2)                  Set goals for yourself
-          This is something that is easy to do but hard to maintain.  Your main goal is simple; finish your work (whatever it may be). But that shouldn’t be your FIRST goal to attain.  Start slow.  This is a process after all.  Try and set small and easily attainable goals as you work your way towards the main one.  For the first week, why not start by writing detailed character biographies.  Then move on to a chapter synopsis.  Then a full novel synopsis.  Think of things that you can do to help motivate yourself to continue writing.

The methodology with this exercise is to get you excited about what you want to write.  If you get ten lines into the main character’s biography and start to hate what you see this is a perfect chance for you to revise and flesh out any and all details.

3)                  Stick to your goals, Get rid of bad habits
-          I know this should go without saying but in all actuality, it’s easy to say you’re going to do something then to actually go out and do it. You need to focus not only your time but your life into completing your goals.  Some of the very things you love could be causing a distraction that deprives the world of your work.

Allow me to regale you with a tale.  Before I buckled down and started writing, I was consumed by the furious grasp known as World of Warcraft.  I joined the online sensation in 2008 at the behest of some friends and was glued to it for the following 2 years.  Late in 2010, I decided that this is not something I wished to continue and made a precedence to give up this hobby in order to pursue my dreams of publishing this story.

I’m not going to say that was easy.  It took a great level of sacrifice to leave all of the great friends I’ve met online and the wonderful world I’ve been following since Warcraft: Orcs and Humans first graced store shelves.   But that’s the kind of commitment it takes.

One last major tip to help you achieve your goals is simple: MOTIVATION.  Give yourself a reason to want to complete your goals.  Have a friend help you out if need be.  Let’s say there’s a really big movie premiering this weekend that you’ve been dying to see.  Instead of venturing to the theatre outright, make that your next reward for completing a goal.  The key here is honor.  Of course you could just say “screw it” and see the film without doing anything.  Instead of shrugging off your goals look at it in a different way.  Ask yourself “How am I ever going to trust myself to do anything if I can’t even keep my own promises?”

4)      Never give up
-          This last one seems kind of preachy and in a way it is.  The difference between writer’s block and quitting is whether or not you choose to continue.  Believe me, in the 8 years between conceptualization and actualization, I never thought of myself as having writer’s block.  I quit.  Plain and simple.  I put the idea away and tried to pretend it never existed because I believed my writing skills couldn’t do this story justice.  And I’m sure a lot of you feel the same way about your own work.  But the difference between me then and me now is the determination I have, the sacrifices I made, and the goals I set for myself to see this project through to the very end.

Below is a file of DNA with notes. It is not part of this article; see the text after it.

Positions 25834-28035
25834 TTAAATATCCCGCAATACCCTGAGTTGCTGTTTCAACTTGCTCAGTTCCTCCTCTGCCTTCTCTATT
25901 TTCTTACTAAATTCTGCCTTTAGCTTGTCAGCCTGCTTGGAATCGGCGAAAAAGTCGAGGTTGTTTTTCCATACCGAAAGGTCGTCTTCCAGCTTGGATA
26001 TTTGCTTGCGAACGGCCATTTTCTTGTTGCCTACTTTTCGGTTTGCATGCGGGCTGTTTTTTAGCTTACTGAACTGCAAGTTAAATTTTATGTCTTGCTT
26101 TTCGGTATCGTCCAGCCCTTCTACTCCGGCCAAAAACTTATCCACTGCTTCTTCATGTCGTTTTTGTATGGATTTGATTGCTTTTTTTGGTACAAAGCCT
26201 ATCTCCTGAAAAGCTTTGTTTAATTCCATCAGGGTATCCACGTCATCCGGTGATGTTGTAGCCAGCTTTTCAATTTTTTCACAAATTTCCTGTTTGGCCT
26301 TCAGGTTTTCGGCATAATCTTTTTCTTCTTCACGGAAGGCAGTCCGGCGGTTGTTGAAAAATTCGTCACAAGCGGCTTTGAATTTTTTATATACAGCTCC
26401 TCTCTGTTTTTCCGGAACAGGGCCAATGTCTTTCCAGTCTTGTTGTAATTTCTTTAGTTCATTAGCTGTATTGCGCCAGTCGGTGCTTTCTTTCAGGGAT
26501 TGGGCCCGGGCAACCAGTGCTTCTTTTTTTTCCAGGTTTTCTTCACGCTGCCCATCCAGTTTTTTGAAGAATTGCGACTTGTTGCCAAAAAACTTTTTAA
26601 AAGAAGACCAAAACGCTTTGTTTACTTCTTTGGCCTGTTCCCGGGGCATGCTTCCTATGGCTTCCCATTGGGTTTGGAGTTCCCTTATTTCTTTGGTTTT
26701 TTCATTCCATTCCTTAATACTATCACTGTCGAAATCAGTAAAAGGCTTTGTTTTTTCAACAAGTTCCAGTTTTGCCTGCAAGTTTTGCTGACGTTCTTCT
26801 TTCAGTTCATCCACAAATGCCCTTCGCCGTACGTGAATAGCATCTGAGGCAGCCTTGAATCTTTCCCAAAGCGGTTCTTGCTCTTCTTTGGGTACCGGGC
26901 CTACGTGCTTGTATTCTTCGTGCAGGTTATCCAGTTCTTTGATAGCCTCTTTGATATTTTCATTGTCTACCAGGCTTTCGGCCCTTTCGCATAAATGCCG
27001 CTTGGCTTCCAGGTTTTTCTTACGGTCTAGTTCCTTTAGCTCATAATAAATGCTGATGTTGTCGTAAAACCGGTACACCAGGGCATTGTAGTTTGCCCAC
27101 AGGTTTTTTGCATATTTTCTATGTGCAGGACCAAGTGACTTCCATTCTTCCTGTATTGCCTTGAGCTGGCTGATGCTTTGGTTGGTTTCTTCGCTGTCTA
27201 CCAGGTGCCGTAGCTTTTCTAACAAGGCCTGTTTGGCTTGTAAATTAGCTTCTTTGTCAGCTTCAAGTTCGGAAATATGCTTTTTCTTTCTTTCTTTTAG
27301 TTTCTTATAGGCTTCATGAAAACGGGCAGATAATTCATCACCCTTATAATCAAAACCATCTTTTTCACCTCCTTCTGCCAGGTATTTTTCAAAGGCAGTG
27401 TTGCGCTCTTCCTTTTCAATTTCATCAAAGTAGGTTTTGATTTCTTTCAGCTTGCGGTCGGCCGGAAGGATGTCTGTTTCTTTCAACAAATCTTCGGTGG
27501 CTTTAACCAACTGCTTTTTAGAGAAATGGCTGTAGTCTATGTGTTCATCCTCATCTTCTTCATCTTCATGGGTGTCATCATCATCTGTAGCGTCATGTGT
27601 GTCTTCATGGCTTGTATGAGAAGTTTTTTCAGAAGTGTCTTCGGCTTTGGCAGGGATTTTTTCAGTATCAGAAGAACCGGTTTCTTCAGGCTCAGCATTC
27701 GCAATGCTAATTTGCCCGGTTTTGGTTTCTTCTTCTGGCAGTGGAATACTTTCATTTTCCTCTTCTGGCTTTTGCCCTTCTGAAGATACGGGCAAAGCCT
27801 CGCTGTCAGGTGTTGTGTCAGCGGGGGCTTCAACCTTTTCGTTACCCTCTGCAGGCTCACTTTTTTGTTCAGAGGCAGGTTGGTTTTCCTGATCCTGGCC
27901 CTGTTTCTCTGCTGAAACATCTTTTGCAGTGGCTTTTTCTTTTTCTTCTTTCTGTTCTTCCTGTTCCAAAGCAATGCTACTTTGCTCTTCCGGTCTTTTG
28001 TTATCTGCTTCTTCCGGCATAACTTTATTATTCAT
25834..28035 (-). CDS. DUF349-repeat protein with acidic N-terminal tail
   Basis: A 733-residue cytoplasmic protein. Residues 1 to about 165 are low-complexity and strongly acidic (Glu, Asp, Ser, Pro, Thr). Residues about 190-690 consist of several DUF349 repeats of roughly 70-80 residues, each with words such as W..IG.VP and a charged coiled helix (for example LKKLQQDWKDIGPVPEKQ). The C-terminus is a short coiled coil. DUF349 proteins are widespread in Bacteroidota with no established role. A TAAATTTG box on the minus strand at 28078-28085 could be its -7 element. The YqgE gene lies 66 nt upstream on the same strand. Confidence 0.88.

It’s never too late to start but it’s always too early to throw in the towel.  If one idea you have didn’t pan through then take what you’ve learned from that concept and move it on to a new one.  A forgotten story is only a true failure if you didn’t learn from your previous mistakes.  Writing is an organic and growing process.  Even some of the greats today wish they could rewrite some of their more favored books.  They didn’t give up either.  The ball’s in your court.

Well, I hope this was an insightful and inspiring read.  If you’re still stuck after reading all of this don’t fret.  Writer’s block isn’t a rare disease.  We all get hit with it at one point or another.  In all truthfulness, it’s not really the writing part that gets most people stumped, it’s the motivation.  Achieving your goals is a great feeling but may not be as rewarding as some other activities that offer immediate pleasure.  No one is going to stand over you 24/7 and force you to write.  That’s a decision you have to make on your own and see to it until the very end.

Most importantly, remember to have fun while you’re doing it.  If it feels like work, then it probably is and no one is going to want to read a story that has the flavor text of a math book.  In the end, if you put the same passion in developing your ideas as you do writing them then I’m sure you’ll do just fine.  All of us hit speed bumps once and a while but still keep moving forward.  Pass the bumps, avoid the walls and cruise along with the rest of us.  It’s a truly magnificent ride.